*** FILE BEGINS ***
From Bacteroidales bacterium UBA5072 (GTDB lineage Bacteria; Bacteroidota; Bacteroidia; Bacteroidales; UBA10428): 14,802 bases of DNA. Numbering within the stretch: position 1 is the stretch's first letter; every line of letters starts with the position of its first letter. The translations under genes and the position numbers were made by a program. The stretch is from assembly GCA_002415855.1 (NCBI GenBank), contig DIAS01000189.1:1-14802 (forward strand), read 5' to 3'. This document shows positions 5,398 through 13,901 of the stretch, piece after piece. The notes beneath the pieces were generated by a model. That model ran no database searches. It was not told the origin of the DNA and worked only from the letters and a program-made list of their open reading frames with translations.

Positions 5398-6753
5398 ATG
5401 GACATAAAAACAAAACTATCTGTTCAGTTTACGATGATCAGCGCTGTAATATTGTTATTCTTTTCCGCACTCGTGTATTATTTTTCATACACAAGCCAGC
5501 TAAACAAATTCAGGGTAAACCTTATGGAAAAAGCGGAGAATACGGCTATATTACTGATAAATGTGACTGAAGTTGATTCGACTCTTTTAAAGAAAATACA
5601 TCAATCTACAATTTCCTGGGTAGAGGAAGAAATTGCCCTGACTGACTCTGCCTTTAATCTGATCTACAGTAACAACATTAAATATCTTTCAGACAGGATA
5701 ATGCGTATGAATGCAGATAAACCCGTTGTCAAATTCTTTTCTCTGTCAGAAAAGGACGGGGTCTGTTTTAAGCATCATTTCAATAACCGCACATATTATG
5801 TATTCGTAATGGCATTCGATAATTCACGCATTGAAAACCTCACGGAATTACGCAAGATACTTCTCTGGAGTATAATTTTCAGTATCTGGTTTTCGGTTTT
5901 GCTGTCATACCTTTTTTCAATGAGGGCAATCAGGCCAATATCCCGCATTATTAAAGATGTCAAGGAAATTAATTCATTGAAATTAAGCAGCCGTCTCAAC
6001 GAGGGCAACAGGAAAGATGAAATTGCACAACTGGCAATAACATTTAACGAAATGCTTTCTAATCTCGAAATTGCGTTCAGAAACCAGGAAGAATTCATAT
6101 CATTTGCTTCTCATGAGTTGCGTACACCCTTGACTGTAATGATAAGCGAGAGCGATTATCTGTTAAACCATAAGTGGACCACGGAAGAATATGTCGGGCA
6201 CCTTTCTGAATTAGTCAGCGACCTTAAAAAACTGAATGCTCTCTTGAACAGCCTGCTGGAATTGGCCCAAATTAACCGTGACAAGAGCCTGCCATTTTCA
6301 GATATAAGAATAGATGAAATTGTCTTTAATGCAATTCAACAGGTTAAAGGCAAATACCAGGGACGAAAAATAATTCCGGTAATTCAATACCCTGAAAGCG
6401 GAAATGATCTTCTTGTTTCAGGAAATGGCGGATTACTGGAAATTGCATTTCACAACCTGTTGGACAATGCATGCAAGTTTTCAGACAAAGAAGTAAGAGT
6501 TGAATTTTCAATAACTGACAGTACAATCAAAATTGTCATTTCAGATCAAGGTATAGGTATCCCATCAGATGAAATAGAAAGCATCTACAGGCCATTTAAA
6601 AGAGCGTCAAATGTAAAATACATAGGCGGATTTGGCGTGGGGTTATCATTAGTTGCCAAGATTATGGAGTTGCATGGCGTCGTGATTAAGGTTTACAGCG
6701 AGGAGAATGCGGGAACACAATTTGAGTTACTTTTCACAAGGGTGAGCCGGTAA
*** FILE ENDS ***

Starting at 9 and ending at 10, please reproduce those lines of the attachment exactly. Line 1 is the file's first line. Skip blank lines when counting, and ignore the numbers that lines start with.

5901 GCTGTCATACCTTTTTTCAATGAGGGCAATCAGGCCAATATCCCGCATTATTAAAGATGTCAAGGAAATTAATTCATTGAAATTAAGCAGCCGTCTCAAC
6001 GAGGGCAACAGGAAAGATGAAATTGCACAACTGGCAATAACATTTAACGAAATGCTTTCTAATCTCGAAATTGCGTTCAGAAACCAGGAAGAATTCATAT